Master salesman Roger Penske might have his biggest sales challenge ahead of him.
After using a little-noticed U.S. Auto Club rule to overwhelm the opposition in Sunday’s Indianapolis 500, Penske is now going to try to convince his beaten Indy car brethren that the new Mercedes Benz push-rod engine should be legalized for all other races.
Al Unser Jr., who collected a record $1,373,813 at the victory banquet Monday night for winning the 500 for the second time, drove the Mercedes to its first Indy victory since Ralph DePalma in 1915. Earlier in the race, Unser and Emerson Fittipaldi, who crashed 15 laps from the end, had lapped the entire field.
“We will write a letter of application to the CART rules committee requesting that the rule be in effect for the entire season,” Penske said Monday. “If it is accepted, we have to guarantee engines for at least one other team.”
Although the application is expected to be made immediately, Penske said he had no idea when the committee might rule on it. He said he hoped it might be approved for 1995.
The push-rod engine, developed by Ilmor Engineering with financial support from Mercedes Benz, became the first engine to win in its debut at Indianapolis. Only one similar engine had even finished the 500 before Sunday. That was when Al Unser Sr. finished third in 1992 with a Buick V6.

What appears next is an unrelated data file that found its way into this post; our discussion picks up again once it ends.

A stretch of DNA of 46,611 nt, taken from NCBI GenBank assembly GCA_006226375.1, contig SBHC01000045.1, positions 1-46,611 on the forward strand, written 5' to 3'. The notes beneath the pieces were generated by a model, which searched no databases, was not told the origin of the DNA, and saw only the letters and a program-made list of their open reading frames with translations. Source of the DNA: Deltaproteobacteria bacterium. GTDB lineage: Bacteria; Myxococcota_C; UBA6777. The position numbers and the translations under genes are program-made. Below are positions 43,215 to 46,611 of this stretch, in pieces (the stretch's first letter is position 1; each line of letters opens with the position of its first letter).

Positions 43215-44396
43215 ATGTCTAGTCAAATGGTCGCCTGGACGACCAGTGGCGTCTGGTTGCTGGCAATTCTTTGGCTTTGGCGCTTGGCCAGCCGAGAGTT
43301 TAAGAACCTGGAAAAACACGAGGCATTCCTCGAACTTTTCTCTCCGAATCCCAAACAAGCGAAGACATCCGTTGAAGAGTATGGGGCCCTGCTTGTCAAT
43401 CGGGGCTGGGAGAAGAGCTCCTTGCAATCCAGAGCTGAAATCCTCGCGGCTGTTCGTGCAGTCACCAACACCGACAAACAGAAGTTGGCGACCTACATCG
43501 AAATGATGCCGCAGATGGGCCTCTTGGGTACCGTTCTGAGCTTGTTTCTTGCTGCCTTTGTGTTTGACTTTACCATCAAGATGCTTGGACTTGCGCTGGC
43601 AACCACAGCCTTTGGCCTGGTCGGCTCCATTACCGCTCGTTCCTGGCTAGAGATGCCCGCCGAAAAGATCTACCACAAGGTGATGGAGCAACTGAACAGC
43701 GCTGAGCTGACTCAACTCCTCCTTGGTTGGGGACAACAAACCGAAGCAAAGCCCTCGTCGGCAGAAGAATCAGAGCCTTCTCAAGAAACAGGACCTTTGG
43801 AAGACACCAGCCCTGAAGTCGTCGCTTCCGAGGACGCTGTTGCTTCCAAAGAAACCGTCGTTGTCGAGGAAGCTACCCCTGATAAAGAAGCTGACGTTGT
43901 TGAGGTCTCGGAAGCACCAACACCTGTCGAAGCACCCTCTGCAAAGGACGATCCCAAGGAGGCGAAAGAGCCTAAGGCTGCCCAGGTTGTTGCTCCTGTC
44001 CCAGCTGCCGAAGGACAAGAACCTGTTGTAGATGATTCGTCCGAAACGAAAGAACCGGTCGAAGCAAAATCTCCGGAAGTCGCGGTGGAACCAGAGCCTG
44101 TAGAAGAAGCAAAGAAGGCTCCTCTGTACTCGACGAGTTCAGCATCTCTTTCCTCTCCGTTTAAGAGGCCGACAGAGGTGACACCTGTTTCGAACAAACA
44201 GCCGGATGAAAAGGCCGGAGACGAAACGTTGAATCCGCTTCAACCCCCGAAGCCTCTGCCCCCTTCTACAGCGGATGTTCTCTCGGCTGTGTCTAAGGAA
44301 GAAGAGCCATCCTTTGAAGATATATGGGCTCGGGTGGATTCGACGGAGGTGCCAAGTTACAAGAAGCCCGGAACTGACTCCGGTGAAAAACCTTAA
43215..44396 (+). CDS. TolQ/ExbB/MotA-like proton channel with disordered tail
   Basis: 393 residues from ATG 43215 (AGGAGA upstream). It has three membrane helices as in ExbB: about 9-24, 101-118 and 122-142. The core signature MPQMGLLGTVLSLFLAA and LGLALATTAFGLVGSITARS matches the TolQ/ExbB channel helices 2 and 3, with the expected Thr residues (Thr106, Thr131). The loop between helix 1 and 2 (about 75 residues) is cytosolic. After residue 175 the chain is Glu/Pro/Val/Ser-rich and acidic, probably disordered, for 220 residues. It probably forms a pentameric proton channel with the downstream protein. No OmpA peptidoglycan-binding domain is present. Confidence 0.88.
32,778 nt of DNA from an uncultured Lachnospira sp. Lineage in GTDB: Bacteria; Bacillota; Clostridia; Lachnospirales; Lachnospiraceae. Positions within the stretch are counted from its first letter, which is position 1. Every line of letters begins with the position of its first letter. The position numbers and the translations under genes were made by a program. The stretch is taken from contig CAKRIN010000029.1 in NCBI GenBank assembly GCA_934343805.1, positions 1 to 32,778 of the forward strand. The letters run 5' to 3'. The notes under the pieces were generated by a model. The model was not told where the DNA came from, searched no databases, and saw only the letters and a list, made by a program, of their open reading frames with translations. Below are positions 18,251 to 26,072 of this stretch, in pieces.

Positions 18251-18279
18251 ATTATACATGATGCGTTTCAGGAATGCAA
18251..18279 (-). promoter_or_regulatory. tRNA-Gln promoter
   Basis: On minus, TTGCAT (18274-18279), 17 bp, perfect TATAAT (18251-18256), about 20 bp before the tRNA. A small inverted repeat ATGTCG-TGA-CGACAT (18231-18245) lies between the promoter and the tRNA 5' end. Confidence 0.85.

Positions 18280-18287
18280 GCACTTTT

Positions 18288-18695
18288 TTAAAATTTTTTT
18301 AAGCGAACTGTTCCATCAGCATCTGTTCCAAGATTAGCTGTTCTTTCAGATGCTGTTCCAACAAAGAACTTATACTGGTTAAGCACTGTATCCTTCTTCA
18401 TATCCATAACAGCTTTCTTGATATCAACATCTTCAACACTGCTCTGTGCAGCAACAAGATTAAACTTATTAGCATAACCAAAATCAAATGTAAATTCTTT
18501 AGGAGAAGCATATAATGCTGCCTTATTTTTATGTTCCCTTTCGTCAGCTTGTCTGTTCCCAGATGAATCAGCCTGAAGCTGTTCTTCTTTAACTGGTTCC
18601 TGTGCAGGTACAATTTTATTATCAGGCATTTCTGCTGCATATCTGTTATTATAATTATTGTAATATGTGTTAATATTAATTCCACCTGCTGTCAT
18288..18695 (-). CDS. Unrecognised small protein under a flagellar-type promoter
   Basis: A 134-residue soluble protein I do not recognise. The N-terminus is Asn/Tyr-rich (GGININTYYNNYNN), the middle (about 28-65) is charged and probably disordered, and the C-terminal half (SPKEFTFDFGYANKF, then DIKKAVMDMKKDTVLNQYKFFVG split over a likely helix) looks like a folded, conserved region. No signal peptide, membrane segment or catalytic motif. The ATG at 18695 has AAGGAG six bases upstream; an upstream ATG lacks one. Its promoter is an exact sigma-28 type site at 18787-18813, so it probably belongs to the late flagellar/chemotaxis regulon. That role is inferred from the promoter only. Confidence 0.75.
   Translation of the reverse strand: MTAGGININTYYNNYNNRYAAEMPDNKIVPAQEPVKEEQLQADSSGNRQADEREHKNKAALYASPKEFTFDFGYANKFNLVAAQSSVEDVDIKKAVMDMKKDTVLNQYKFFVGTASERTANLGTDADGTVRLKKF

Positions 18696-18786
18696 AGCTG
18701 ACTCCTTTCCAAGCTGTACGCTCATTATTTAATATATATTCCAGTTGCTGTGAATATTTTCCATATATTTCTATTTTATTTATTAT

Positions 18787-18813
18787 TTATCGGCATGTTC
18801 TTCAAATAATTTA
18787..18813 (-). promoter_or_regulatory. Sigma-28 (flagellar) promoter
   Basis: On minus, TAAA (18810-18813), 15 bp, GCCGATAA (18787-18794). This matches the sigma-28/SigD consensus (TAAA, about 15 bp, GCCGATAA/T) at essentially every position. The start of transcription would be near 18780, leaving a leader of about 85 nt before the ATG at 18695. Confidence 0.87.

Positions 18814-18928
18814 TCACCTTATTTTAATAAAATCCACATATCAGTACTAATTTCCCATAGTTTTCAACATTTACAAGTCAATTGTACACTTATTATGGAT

There was a groundswell of criticism of the one-of-a-kind powerplant in Penske’s cars in Gasoline Alley. No one accused Penske of circumventing the rules, but it was generally believed that USAC goofed when the rule was written three years ago.
Said Barry Green, owner of Jacques Villeneuve’s second-place car: “They’ve got a heap more power than us, because of the rules, the unfair rules.”
Said Jimmy Vasser, fourth-place finisher: “I had to tighten my helmet one time when Emerson (Fittipaldi) went by, he went by so fast.”
Said Michael Andretti, who finished third but was dropped to sixth for a rules infraction: “I’d say their advantage was 200 horsepower. When one of the Marlboro cars went by me, I’d try to get a tow and I couldn’t keep up they went by me so fast.”
Indy 500 Notes
Jacques Villeneuve’s second-place finish after becoming the fastest Indy 500 rookie qualifier made it easy for the rookie of the year selection committee, but not to be overlooked were fine rides by Bryan Herta, Mauricio Gugelmin and Brian Till. . . . Eddie Cheever won the Perseverance Award after starting 11th. He climbed up to third before being dropped back to 27th after a stop-and-go penalty for passing illegally, and finished eighth. . . . Mark Smith, who was bumped on the final day of qualifying two years in a row and served as first alternate in 1993 and this year, was given the Jigger Sirois Award for having the worst luck.